Don’t we all wish that the iPod Touch came with the GPS functionality all along. iPod Touch may not be a phone, but it is a decent mobile gaming device and beats most mobile handheld devices on the back of Apple iTunes and the apps available there. The iPhone has many advantages over the iPod, and while Apple is poised to add video-capture capability on iPod Touch in the near future, the iPod Touch will continue to play second to iPhone.
The iPhone has become quite popular among GPS manufacturers. These companies may have lost some of their market to mobile apps on iPhone, but they are able to offer their technology on this tiny device without having to manufacture their own hardware. So the margins could potentially be higher for these companies. It’s no wonder that almost all top GPS companies are now offering their service on iPhone. Whether it’s Magellan, TomTom, or Navigon, there are plenty of “premium” GPS apps available for iPhone. A few of these companies made the mistake of only targeting iPhone owners. The iPod Touch may not have the GPS capability available on iPhone, but it’d be a mistake for any business to discount that market.
Magellan has already a kit in the works that allows iPod Touch owners to turn their device into a mobile GPS capable of handling GPS apps. While the app is quite expensive, it saves iPod Touch owners the trouble of signing up for an AT&T contract to get an iPhone. Besides, if you are using your iPod as your gaming and music device, why not use it as your GPS as well?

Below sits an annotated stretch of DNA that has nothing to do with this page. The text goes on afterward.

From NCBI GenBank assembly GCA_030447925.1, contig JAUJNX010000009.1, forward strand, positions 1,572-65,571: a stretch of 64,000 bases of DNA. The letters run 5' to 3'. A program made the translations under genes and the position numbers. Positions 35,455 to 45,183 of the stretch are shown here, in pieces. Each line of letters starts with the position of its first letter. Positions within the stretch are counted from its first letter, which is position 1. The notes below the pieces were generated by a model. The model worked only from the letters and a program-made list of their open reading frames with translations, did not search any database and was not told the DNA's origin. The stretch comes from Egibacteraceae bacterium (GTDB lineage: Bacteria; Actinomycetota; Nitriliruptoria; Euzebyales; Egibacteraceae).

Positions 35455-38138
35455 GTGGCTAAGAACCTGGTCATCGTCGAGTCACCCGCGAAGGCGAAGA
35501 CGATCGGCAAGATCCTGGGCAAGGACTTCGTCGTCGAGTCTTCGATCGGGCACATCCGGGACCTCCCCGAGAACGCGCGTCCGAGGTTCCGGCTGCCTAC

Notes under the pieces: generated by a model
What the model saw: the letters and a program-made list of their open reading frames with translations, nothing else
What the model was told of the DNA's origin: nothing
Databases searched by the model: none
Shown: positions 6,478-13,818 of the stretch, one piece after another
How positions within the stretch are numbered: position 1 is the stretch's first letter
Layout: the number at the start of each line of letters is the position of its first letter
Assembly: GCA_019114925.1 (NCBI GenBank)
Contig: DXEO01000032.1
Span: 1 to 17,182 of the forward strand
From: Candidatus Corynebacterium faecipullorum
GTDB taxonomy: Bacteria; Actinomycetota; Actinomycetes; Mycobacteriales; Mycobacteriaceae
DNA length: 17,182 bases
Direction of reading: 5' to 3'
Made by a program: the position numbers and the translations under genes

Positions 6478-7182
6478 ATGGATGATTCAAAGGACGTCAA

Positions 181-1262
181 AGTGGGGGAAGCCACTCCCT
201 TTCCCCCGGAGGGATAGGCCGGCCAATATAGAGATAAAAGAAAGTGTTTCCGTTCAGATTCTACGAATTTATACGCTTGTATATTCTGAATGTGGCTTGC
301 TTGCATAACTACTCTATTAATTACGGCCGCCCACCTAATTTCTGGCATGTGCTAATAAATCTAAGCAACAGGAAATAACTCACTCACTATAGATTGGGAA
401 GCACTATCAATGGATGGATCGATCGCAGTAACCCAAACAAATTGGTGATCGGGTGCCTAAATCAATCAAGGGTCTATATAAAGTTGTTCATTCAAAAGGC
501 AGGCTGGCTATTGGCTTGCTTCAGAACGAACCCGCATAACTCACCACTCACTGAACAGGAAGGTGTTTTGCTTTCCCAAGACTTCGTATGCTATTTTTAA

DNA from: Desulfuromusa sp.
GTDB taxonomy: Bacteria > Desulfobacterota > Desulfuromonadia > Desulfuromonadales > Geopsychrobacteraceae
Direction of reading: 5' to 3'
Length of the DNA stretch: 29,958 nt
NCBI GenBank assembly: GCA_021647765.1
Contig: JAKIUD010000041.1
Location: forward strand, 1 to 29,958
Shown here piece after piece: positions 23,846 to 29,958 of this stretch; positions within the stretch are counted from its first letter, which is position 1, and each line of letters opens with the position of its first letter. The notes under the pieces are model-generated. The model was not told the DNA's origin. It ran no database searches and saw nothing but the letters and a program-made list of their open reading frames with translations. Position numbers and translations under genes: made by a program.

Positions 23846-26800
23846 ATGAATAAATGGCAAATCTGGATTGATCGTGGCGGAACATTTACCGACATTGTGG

TomTom is another one of those companies that has its own kit for iPhone. But it has gone out of its way to develop an exclusive kit for iPod Touch owners as well. TomTom’s kit for iPod Touch is equipped with a built-in GPS receiver that turns iPod into a GPS and makes it compatible with TomTom’s iPhone app. Here is what TomTom has to say about this kit:
The TomTom car kit boasts a sensitive GPS receiver, turning your iPod touch into a GPS device. The receiver gives your device a reliable signal – even when driving in high-rise urban areas.
This kit does cost a bit less than its iPhone counterpart. TomTom has it listed for $99.99 as the kit doesn’t offer hands free calls and other features that you get on an iPhone. It’s still worth a serious consideration for any iPod Touch owner.
TomTom and Magellan are not going to be the last companies to target iPod Touch owners with their apps. At the same time, one has to wonder whether these kits are worth investing in when they cost you more than a traditional GPS. Apple could always add GPS capability to iPod Touch and save us all some grief, but that would be asking for too much, right?